"There's no money in Houston for a fitness tech startup," he says. "That space isn't really respected. For me, it's kind of a trickling effect. If there's no money in it, there's no one really to help you because they don't have a vested interest."

While funding has been daunting, Ravishankar says he's had some success in hiring out his team of developers, despite the uphill battle of hiring tech talent in Houston.

"There's hidden talent, but it's not obvious talent," Ravishankar says. "I think that people get discouraged by hiring in Houston because of that."


Muvve is harnessing the power of social media and digital networks to bridge the gap between fitness lovers across the city. Courtesy of Muvve

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Building Houston

 
 

Veronica Wu, founder of First Bight Ventures, recently announced new team members and her hopes for making Houston a leader in synthetic biology. Photo courtesy of First Bight Ventures

Since launching earlier this year, a Houston-based venture capital firm dedicated to investing in synthetic biology companies has made some big moves.

First Bight Ventures, founded by Veronica Wu, announced its growing team and plans to stand up a foundry and accelerator for its portfolio companies and other synthetic biology startups in Houston. The firm hopes to make Houston an international leader in synthetic biology.

“We have a moment in time where we can make Houston the global epicenter of synthetic biology and the bio economy," Wu says to a group of stakeholders last week at First Bight's Rocketing into the Bioeconomy event. "Whether its energy, semiconductor, space exploration, or winning the World Series — Houstonians lead. It’s in our DNA. While others look to the stars, we launch people into space.”

At First Bight's event, Wu introduced the company's new team members. Angela Wilkins, executive director of the Ken Kennedy Institute at Rice University, joined First Bight as partner, and Serafina Lalany, former executive director of Houston Exponential, was named entrepreneur in residence. Carlos Estrada, who has held leadership positions within WeWork in Houston, also joins the team as entrepreneur in residence and will oversee the company's foundry and accelerator that will be established to support synthetic biology startups, Wu says.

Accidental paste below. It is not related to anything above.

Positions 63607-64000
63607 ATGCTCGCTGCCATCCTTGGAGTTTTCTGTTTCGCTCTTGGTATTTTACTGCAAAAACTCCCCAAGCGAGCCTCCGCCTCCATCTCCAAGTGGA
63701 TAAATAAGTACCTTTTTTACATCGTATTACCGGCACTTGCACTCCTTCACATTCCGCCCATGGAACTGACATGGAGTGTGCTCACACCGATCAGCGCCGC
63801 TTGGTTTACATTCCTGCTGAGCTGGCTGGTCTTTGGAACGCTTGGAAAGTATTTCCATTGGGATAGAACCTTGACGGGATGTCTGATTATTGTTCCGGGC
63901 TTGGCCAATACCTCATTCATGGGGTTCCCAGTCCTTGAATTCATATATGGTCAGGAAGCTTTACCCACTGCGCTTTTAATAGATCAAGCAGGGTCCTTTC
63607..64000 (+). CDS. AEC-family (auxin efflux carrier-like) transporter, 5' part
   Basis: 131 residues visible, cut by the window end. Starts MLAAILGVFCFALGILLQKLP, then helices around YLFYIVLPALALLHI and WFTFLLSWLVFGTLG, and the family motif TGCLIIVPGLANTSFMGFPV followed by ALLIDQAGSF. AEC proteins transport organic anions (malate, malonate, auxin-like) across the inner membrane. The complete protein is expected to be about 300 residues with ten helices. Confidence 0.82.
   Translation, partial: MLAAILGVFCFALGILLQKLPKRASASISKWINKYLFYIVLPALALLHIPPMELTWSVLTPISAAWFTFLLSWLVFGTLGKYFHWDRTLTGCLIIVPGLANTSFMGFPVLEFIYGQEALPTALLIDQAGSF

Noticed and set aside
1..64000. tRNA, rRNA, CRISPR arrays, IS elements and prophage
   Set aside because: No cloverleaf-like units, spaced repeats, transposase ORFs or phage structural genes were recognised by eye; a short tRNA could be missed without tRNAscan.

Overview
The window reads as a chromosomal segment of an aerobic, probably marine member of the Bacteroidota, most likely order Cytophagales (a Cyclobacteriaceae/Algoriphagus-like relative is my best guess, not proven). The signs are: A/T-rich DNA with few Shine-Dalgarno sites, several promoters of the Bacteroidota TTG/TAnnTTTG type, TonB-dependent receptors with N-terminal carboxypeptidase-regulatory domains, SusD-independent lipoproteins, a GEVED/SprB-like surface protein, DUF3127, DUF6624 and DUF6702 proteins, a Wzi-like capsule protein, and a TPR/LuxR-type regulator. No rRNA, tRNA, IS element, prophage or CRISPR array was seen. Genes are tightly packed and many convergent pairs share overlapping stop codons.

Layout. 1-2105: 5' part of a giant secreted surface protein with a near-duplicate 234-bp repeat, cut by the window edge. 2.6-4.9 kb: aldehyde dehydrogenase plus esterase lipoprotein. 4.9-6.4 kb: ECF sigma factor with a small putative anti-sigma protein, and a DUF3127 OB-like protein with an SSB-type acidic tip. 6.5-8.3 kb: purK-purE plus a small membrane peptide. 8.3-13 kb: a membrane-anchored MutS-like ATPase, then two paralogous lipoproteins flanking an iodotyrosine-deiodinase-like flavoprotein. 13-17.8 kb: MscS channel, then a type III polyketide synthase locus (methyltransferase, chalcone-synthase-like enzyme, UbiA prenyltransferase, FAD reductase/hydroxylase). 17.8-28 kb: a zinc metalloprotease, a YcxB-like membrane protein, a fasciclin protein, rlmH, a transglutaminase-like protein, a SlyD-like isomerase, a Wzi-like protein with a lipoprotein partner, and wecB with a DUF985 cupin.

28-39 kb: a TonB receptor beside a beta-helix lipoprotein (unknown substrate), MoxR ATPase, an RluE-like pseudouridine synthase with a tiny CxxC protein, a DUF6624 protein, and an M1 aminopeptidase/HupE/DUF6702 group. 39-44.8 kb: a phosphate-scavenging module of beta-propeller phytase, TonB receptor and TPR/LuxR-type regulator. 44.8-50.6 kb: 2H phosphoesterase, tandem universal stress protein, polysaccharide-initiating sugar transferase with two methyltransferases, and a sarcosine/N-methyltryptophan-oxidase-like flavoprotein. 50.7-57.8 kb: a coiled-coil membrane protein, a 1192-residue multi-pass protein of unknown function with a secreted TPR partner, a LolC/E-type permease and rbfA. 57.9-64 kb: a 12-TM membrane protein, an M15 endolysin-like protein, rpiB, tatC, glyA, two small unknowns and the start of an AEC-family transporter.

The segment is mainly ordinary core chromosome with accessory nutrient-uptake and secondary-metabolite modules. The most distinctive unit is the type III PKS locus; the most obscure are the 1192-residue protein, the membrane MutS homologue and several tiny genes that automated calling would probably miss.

“First Bight is investing to bring the best and the brightest — and most promising — synthetic biology startups from around the country to Houston," Wu continues.

First Bighthas one seed-staged company announced in its portfolio. San Diego-based Persephone Biosciences was founded in 2017 by synthetic and metabolic engineering pioneers, Stephanie Culler and Steve Van Dien. The company is working on developing microbial products that impact patient and infant health.

Wu, who worked at Apple before the launch of the iPhone and Tesla before Elon Musk was a household name, says she saw what was happening in Houston after her brother moved to town. She first invested in Houston's synthetic biology ecosystem when she contributed to one of Solugen's fundraising rounds. The alternative plastics company is now a unicorn valued at over $1 billion.

“I founded First Bight because of what I see is the next great wave of technology innovation," she says at the event. "I founded it in Houston because the pieces are right here.”